Pros: 0.02mm accuracy, easy read-out display, comes with box and battery, steel construction

Cons: we looked for some, we really did! None.

 

4: Am-Tech Digital Caliper

Here’s another one, of the very same design; of course, if it works, why mess with it? Am-Tech is a manufacturer of power tools and security devices – and digital calipers – with a good reputation, so this is as good as any other. It’s stainless-steel so robust and easy to use, and comes with a hard case so is great for carrying around. It has the usual LCD read out that is easy to see and lockable with a small screw, and is accurate to the usual 0.02mm or 0.001inch, plus or minus either way.

You can change from metric to imperial with the push of a button, set it to zero at any point within the measurement zone, and it can be used for the full range and variety of measurement options, so it is a very usable and practical device. In fact, so similar are these items so far, we suspect they may all be the same thing, under a different brand name. Or we would, if the price differential wasn’t so high: whereas the above is priced at less than £8, you won’t get much change for £40 from this one – but what extra do you get for the money?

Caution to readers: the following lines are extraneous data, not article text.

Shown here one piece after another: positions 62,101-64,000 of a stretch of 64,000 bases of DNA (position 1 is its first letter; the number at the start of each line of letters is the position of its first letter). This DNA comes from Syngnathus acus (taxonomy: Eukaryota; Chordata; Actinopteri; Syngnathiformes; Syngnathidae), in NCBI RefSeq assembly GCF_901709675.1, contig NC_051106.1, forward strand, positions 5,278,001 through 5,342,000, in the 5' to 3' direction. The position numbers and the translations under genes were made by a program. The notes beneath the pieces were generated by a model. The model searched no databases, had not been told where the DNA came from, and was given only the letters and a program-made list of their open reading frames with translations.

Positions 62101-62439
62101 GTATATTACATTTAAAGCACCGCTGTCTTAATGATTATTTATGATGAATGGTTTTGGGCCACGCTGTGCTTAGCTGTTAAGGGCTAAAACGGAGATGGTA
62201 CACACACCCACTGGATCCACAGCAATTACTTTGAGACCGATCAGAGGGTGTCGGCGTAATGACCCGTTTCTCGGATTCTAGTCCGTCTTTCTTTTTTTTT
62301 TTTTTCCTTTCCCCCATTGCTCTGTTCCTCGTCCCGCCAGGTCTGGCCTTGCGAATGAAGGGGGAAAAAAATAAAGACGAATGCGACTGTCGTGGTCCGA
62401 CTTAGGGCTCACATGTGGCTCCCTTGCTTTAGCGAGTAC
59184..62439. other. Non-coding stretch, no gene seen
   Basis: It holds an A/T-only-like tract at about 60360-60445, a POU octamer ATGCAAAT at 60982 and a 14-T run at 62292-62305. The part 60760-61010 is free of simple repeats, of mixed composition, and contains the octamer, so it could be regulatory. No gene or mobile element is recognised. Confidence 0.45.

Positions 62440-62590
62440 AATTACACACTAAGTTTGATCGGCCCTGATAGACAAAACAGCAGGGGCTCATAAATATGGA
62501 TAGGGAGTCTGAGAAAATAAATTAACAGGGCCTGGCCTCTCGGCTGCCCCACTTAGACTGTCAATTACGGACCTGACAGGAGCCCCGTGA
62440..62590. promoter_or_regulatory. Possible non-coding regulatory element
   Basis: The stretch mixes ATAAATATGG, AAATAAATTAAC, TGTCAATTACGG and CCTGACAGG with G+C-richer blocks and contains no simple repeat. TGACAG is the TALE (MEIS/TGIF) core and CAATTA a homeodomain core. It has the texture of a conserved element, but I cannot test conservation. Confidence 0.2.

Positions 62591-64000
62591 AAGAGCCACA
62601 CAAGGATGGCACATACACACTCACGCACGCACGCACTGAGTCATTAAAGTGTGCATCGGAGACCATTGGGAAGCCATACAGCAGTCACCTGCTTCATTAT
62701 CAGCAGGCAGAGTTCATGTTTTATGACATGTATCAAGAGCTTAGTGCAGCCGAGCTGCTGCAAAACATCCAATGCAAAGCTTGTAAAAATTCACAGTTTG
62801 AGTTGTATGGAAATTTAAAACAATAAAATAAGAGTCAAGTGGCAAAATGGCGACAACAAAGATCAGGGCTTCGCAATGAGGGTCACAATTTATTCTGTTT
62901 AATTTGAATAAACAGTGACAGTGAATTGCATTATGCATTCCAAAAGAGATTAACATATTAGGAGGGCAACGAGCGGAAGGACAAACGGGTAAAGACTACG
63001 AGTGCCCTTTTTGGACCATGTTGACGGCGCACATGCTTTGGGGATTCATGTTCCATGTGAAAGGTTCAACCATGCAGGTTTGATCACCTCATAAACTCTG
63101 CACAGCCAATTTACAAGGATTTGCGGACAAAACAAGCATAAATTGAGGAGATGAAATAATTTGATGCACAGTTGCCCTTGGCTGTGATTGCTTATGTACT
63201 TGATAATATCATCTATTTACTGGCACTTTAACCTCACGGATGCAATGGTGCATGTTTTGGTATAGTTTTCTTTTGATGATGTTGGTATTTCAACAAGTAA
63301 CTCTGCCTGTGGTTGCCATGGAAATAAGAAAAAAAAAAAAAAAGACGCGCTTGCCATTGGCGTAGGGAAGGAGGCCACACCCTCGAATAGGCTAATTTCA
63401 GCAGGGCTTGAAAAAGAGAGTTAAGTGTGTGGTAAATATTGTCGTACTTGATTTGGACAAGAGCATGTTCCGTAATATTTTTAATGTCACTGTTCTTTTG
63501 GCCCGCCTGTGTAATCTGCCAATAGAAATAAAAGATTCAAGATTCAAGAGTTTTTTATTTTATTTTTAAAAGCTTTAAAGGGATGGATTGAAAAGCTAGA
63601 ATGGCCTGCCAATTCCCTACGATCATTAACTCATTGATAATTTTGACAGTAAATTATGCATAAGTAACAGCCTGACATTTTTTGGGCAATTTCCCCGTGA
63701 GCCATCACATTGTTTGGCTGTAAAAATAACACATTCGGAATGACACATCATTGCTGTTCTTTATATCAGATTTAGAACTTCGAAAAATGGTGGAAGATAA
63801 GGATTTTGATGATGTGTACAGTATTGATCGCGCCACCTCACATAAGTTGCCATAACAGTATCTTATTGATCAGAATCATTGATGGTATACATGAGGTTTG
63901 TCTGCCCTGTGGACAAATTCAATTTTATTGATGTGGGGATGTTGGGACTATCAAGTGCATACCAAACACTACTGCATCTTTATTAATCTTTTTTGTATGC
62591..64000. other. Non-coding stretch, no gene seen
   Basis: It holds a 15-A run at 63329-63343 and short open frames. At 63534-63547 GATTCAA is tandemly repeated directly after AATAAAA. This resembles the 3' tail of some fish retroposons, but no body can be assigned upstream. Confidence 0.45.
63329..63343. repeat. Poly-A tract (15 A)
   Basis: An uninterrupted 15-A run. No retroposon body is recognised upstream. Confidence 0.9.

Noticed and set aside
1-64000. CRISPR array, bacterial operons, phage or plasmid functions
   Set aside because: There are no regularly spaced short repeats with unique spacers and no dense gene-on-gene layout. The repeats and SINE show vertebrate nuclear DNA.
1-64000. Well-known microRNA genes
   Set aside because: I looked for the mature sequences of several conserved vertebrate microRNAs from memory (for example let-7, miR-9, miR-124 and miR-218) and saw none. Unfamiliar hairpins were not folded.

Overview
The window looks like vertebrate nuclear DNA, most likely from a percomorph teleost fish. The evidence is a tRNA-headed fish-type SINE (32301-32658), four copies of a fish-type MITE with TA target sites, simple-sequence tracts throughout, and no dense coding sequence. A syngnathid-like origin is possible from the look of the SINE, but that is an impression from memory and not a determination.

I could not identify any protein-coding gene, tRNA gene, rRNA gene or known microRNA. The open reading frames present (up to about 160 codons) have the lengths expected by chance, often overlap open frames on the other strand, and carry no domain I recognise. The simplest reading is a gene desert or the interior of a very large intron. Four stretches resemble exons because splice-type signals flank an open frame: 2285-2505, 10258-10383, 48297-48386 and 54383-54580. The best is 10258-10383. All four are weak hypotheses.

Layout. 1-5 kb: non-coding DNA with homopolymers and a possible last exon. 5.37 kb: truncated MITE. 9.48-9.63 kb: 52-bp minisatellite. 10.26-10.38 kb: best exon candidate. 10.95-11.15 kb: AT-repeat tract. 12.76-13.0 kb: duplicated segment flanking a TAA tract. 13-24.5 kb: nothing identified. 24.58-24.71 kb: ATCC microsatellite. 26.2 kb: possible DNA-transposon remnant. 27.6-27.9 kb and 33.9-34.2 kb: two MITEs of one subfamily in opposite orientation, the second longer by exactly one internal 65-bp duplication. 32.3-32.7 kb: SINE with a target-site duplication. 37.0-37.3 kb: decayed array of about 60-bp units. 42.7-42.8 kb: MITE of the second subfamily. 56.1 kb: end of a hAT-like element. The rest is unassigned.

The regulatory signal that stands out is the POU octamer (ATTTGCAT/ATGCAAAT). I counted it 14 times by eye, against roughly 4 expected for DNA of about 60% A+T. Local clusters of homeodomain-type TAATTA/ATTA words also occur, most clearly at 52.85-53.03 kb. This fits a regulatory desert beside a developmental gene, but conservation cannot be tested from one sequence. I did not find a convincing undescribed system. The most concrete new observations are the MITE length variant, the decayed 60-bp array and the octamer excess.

Pros: accurate, steel, slide rule function, easy to read

Cons: none, but why is it so much dearer?

 

5: Mitutoyo Coolant-Proof Calipers

At last, we reach a model with something different to offer. Compared to the above four, you can tell this one is slightly different at first glance, as it features some neat details in the design front. It’s almost as if the above follow a set format, whereas this one is destined to stand out. It has the usual LED read-out for easy reading, and the locking jaws so you can keep the reading, and is a slide rule design with both imperial and metric reading capability. It is notably finely engineered, too, with a smooth movement.

You get accuracy to the usual 0.02mm/0.001inch, and it can be changed between the two measurements at the push of a button. It can also be set to zero at any point, and is easy to use, and it comes in a nice hard box for protection. So, what is different about it? It is made to be resistant to coolants, oil, dust and water, so is perfect for industrial use. For that, however, you will pay almost £120 – that is considerably more than even the most expensive so far – so you really have to want this one to justify it.

Pros: Very accurate, coolant and oil resistant, precision engineering

Cons: It’s great, but at that price?

 

6: Goscien 150mm Digital Caliper